The lady (her name is Kimberly) works at a private school for little (rich) kids. Often times, she comes home from work and shares with me these stories of hilarity. Mostly involving the weird and silly things kids say. Kids of the younger persuasion are the best types to hold a conversation. They really do say the craziest things. The other day, she told me of such a conversation. Continue reading “Stuff Your Kids Say: The Dinosaur Kid”
My friend Bridget was in Target the other day when she overheard a conversation between a mother and her daughter.
Little girl at Target:
I farted in my butt!
Little girls don’t talk like that.
Just kidding I did it with my mouth!
Alright, let me get this straight. It’s not okay for girls to talk about farting in their butts but it is okay for them to talk about farting from their mouths? Check. But how does one exactly fart in their butt? I understand how one farts out of their butt… but inside it? Perhaps that mother should talk to her daughter about the art of fart; then explore the manners of feminism at a later date.
But I’m still confused as to how one farts in their butt. So I drew this chart. I really think you need another person to fart in your butt. It’s virtually impossible to do it on your own.
Fart Chart (8/2010)
My eyes have recently been opened to a phenomenon I’ve never given a single thought to: children and the interesting conversations they have. I often forget how ignorant children are of the world and all of its awful splendor. Having a conversation with a child is pulling the cord of a See ‘n Say. You pull the chord hoping for, “The cow says, ‘Moooooo,'” but instead get something completely random. But when you speak with children, it’s a lot more interesting than an animal sound (sometimes anyway).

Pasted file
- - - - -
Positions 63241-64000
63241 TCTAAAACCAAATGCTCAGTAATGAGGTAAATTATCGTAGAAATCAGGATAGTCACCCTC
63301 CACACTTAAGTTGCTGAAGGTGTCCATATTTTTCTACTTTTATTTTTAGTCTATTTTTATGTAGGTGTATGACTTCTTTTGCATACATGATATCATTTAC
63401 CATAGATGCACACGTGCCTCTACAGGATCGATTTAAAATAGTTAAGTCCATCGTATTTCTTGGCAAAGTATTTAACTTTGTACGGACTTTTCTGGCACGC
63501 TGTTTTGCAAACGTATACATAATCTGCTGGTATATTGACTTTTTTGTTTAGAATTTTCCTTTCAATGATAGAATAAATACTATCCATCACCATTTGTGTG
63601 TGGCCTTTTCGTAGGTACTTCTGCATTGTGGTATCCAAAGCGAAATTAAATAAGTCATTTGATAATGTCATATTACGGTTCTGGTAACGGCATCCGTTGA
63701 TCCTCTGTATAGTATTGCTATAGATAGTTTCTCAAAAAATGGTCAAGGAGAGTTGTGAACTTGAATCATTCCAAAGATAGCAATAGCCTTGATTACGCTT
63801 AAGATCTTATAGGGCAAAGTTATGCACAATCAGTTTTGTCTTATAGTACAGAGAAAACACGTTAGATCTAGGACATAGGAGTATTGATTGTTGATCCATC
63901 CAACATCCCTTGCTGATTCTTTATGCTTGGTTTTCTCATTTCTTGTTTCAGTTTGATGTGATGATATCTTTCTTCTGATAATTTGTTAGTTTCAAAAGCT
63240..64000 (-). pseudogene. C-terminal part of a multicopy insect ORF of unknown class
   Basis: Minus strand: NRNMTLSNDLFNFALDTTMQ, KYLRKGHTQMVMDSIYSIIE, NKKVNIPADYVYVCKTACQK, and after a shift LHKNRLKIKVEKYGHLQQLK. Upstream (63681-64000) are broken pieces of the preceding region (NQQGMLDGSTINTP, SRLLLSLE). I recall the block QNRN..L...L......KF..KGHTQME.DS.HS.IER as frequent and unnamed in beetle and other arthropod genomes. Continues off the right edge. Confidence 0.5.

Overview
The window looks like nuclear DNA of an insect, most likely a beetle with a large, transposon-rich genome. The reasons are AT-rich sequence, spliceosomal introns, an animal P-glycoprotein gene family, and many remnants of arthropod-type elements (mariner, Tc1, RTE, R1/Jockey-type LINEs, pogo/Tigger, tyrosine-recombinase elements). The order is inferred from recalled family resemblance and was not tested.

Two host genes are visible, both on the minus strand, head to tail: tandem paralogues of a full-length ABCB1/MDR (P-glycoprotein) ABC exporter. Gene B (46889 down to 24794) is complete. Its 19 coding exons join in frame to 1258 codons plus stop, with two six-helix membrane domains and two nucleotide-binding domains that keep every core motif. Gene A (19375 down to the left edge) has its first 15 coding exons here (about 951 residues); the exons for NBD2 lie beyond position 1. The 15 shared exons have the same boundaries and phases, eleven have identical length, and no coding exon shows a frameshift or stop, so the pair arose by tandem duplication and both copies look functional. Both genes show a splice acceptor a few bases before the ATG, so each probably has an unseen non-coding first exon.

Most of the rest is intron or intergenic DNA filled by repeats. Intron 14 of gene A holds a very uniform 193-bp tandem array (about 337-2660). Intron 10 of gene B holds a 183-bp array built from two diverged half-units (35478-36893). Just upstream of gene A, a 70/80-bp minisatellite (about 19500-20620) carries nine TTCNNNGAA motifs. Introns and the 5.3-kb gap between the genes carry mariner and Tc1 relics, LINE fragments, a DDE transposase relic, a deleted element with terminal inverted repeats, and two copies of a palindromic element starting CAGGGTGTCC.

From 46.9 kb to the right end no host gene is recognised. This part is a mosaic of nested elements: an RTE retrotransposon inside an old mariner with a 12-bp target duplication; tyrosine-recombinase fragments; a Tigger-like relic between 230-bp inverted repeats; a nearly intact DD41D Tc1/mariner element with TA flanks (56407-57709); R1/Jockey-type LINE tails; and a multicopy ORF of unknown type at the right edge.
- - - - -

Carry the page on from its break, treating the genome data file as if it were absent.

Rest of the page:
A good friend of mine recently discussed a conversation he had with his daughter during that whole BP oil splendor. Rarely can a kid say something that makes me smile. Despite my completely uncaring nature towards the BP oil spill of doom, I was a little troubled by the thought of this kid not being able to make sandcastles with her daddy. It was the only time during that almost 90-day Gulf of Mexico massacre that I slightly cared.
With that conversation, however, came inspiration for me to do something… for me to take action now. Because as Zack de la Rocha once said, “If we don’t take action now, we’ll settle for nothing later.” I’m not a very smart man but I’d like to consider myself a man of action.
“Cool man, you’re going to do something about the oil spill?”
Whoa dude, you’re seeing the wrong point. Of course I am not going to do anything about BP except fuel up my car there. What I meant by action is that I’ve found a new calling. I’ve decided to start a new series called, “Stuff Your Kids Say”.
This first entry is said conversation with the little girl about her feelings towards sandcastles. Remember that scene in Knocked Up when Paul Rudd said, “I wish I liked anything as much as my kids like bubbles.” I don’t know why but this conversation completely reminded me of that. Here is the conversation:
Daddy where does the oil go?
Right now it’s just floating out there in the water, moving, and some of it will wash up on the beach.
But not on our beach right? Not where we make sand castles!
Is that not the most precious thing ever? Seriously… that conversation almost made me want to drive through the Gulf and suck up all the oil with my Shop-Vac.
Sandcastles for Ally (8/2010)